The following points do not seem to me now to be in issue. First, article 6(1) contains three separate, distinct and independent guarantees. So under the reasonable time guarantee prejudice, although relevant, need not be established. It is not necessary to show that a fair trial is no longer possible or that for any other reason the proceedings would be unfair: Porter v Magill  UKHL 67,  2 AC 357, paras 108-109; R v H M Advocate, paras 8-10, per Lord Steyn. Second, article 13 of the Convention requires that everyone whose rights and freedoms under the Convention have been violated must have an effective remedy. Where the legislature has left it to the courts to decide what that remedy shall be, as is the case under the Human Rights Act 1998, the court has a discretion to choose the remedy for the unlawful act which it considers just and appropriate: Attorney General's Reference (No 2 of 2001), para 24, per Lord Bingham. Third, section 57(2) of the Scotland Act 1998 does not leave it to the courts to decide what the consequences of the violation should be. It states that there is no power to do any act in so far as it is incompatible with any of the Convention rights. It is the axe that is used not the scalpel, as Lord Rodger observed in R v H M Advocate, para 155. This point was not in issue in Attorney General's Reference (No 2 of 2001). As Lord Bingham put in it that case, para 30, the statutory consequence of section 57(2) is lack of power. That part of the decision of the majority in R v H M Advocate is not in issue in this case either. Fourth, although the consequences of a violation may be different in Scotland, there is no difference between Scots law and English law as to the meaning that is to be given to any of the Convention rights. In this matter, of course, the last word must lie with Strasbourg.
The most illuminating discussion of the reasonable time guarantee in the Strasbourg jurisprudence has been in the context of article 13. It was that article that was the centre of attention in the series of recent cases which Lord Bingham has analysed. In Kudla v Poland (2000) 35 EHRR 198, para 158, the Court said:
It remains for the Court to determine whether the means available to the applicant in Polish law for raising a complaint about the length of the proceedings in his case would have been 'effective' in the sense either of preventing the alleged violation or its continuation, or of providing adequate redress for any violation that had already occurred.
In Zarb v Malta (Application no 16631/04, 4 October 2006, unreported, BAILII:  ECHR 1163), para 48, the Court said:
Remedies available to a litigant at domestic level for raising a complaint about the length of proceedings are 'effective' within the meaning of article 13 of the Convention if they prevent the alleged violation or its continuation, or provide adequate redress for any violation that has already occurred.
I think that the use of the words "or its continuation" in these passages is particularly significant. It is plain that there can be no incompatibility between the Convention right and that which is regarded as appropriate for the purposes of article 13 as an appropriate remedy. It would make nonsense of the Convention for the Strasbourg Court to prescribe a remedy that was in conflict with any of the Convention rights. From this it follows that it would not be incompatible with Mr Ruddy's Convention right to a determination of the criminal charges against him within a reasonable time for the Lord Advocate to continue to prosecute him on those charges following the lapse of a reasonable time. But if termination of the proceedings is held not to be the appropriate remedy, steps must be taken to ensure that Mr Ruddy still has the benefit of the reasonable time guarantee that is afforded to him by the Convention right.
Lord Rodger of Earlsferry
I agree that, for the reasons given by Lord Bingham of Cornhill, the first question should not be answered and the second question should be answered as he proposes.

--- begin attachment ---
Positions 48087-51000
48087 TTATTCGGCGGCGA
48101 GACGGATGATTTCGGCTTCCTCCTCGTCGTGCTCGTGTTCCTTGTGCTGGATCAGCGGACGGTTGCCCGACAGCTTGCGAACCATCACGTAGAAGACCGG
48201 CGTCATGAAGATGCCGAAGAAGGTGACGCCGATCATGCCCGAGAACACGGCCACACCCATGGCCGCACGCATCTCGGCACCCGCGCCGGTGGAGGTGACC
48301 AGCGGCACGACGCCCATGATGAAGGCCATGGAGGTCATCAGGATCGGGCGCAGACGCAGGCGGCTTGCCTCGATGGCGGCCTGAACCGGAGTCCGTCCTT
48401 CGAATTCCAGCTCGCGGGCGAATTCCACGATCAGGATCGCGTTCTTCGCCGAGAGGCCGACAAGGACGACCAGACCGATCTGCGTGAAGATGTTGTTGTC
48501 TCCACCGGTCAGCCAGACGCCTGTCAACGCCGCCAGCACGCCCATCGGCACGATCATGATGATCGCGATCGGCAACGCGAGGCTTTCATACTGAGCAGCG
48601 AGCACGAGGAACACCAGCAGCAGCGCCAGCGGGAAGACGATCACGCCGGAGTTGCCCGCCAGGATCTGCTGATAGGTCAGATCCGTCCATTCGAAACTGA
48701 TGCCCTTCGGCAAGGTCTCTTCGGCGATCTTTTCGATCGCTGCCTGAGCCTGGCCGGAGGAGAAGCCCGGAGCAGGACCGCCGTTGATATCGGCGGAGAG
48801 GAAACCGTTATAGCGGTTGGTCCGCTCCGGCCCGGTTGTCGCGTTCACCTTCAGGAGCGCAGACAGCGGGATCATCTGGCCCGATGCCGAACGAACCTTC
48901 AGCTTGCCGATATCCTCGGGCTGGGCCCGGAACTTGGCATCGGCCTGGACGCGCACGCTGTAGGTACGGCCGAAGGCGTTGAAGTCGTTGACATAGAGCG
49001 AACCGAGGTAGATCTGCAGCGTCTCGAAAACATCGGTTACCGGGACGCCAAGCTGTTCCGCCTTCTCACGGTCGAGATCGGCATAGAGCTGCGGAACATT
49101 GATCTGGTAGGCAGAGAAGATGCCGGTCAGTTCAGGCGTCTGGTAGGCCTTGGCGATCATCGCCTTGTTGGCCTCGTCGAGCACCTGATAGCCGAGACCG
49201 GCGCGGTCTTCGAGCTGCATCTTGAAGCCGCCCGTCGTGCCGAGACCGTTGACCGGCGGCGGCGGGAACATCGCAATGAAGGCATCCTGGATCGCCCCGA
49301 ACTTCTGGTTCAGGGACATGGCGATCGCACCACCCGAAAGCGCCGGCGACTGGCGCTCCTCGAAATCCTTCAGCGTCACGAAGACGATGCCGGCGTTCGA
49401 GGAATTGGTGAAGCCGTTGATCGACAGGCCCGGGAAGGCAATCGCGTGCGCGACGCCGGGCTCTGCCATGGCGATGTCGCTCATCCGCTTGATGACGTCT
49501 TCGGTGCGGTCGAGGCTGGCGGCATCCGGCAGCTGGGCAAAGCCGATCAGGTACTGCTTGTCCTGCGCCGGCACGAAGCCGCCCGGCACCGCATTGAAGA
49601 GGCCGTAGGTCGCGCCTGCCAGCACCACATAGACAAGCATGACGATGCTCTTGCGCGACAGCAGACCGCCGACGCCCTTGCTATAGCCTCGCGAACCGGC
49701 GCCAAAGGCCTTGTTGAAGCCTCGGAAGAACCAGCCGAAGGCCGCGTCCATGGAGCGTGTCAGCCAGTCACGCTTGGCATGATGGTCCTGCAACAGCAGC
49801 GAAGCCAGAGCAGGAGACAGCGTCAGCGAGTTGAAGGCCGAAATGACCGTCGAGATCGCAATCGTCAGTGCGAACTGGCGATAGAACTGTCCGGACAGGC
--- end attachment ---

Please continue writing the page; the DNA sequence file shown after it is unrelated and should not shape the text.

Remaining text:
The basic difference of opinion between the majority and the minority in both R v HM Advocate 2003 SC (PC) 21 and Attorney General's Reference (No 2 of 2001)  2 AC 72 was over the nature of the accused's article 6(1) Convention right to a fair and public hearing for the determination of the criminal charge against him "within a reasonable time". In particular, if the Crown delayed so that more than a reasonable time was allowed to go by, did this mean that – as I held – the prosecutor was, irretrievably, in continuing breach of the article, even if he then took steps to proceed to trial as expeditiously as possible? Or – as the seven-man majority held in Attorney General's Reference – did any violation of the right cease when the prosecutor took steps to expedite the trial?
At the time of the two decisions, the case law of the European Court cast little light on the problem. Since then, the position has become clearer. Admittedly, as Mr Coppel pointed out, the European Court cases concern the nature of the appropriate remedy, rather than the nature of the violation of article 6(1). Nevertheless, they do point in favour of the view adopted by the majority in the Attorney General's Reference. In other words, if the prosecutor speeds up, he is no longer delaying the proceedings and so is no longer violating article 6(1). In particular, in Kudla v Poland (2000) 35 EHRR 198, a case of delay in criminal proceedings, the European Court said, at p 237, para 158, that a remedy will be "effective" for purposes of article 6(1) if it prevents the alleged violation "or its continuation". The Court went on to indicate, in para 159, that none of the remedies open to the applicant under Polish law "could have expedited determination of the charges" against him. This approach has been adopted in subsequent cases. It shows that expediting proceedings can indeed prevent the "continuation" of any violation. That is inconsistent with the view that the prosecutor is, inevitably, in continuing breach of article 6(1) once he has delayed unduly, so that the situation can only get worse. Since the prosecutor is not in continuing breach in such circumstances, section 57(2) of the Scotland Act 1998 has no application.
Like Lord Bingham, I would leave the procedural implications of the Board's decision to be worked out by the Scottish courts.
I agree that the first issue is, so far as it arises, for the Sheriff to rule upon, and that the Board should, for the reasons given by Lord Bingham, depart from its previous decision in R v. HM Advocate 2003 SC (PC) 21 and answer the second issue as proposed by the Lord Advocate, and that the case should be remitted accordingly to the Sheriff Court at Airdrie for the hearing to be continued.
Lord Neuberger of Abbotsbury
I, too, agree that the first issue is, so far as it arises, for the Sheriff to rule upon, and that the Board should, for the reasons given by Lord Bingham, depart from its previous decision in R v. HM Advocate 2003 SC (PC) 21 and answer the second issue as proposed by the Lord Advocate, and that the case should accordingly be remitted to the Sheriff Court at Airdrie for the hearing to be continued.